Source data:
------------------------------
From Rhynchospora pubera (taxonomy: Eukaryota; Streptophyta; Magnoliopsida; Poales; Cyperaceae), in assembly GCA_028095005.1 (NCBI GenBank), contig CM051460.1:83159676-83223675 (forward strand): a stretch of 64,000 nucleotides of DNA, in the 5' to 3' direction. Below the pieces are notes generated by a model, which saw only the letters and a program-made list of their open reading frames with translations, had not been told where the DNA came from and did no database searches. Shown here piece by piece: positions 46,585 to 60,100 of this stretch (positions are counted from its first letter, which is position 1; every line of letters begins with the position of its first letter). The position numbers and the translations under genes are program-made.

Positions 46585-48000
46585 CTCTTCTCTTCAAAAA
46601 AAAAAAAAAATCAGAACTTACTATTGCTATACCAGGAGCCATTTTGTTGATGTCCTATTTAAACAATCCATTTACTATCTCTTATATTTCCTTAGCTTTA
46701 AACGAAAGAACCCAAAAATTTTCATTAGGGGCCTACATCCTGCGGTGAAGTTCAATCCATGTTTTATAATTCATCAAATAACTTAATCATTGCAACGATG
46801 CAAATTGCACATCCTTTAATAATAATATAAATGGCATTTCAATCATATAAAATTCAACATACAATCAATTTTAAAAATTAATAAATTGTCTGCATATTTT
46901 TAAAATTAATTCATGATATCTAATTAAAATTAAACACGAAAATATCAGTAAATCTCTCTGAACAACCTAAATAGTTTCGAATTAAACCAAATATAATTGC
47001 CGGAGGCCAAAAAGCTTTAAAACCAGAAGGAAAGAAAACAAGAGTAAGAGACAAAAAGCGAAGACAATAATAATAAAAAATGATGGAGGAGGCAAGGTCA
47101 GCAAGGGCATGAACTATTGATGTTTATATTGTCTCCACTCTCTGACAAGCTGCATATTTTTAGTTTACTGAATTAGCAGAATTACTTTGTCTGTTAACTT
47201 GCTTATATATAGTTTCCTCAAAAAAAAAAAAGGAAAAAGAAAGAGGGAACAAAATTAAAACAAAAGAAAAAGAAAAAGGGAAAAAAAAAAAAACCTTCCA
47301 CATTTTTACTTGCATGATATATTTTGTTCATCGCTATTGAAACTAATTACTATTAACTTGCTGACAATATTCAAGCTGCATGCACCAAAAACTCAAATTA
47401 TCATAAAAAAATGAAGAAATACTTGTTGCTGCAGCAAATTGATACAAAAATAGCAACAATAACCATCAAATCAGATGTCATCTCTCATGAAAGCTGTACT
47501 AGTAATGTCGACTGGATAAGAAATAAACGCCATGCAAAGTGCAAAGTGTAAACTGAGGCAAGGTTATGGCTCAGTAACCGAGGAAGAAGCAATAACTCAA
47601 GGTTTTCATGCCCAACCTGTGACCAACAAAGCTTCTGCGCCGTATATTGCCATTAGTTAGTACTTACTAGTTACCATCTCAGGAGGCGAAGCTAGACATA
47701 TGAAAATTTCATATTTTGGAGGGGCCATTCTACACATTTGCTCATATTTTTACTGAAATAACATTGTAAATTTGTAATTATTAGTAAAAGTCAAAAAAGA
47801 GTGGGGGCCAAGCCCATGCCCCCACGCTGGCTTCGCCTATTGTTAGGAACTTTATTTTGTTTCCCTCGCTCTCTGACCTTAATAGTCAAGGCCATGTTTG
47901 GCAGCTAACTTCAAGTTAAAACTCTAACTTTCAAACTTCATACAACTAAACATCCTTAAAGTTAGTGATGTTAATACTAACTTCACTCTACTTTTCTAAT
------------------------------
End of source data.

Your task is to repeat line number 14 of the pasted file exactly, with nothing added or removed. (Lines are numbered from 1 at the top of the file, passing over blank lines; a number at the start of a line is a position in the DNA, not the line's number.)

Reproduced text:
47601 GGTTTTCATGCCCAACCTGTGACCAACAAAGCTTCTGCGCCGTATATTGCCATTAGTTAGTACTTACTAGTTACCATCTCAGGAGGCGAAGCTAGACATA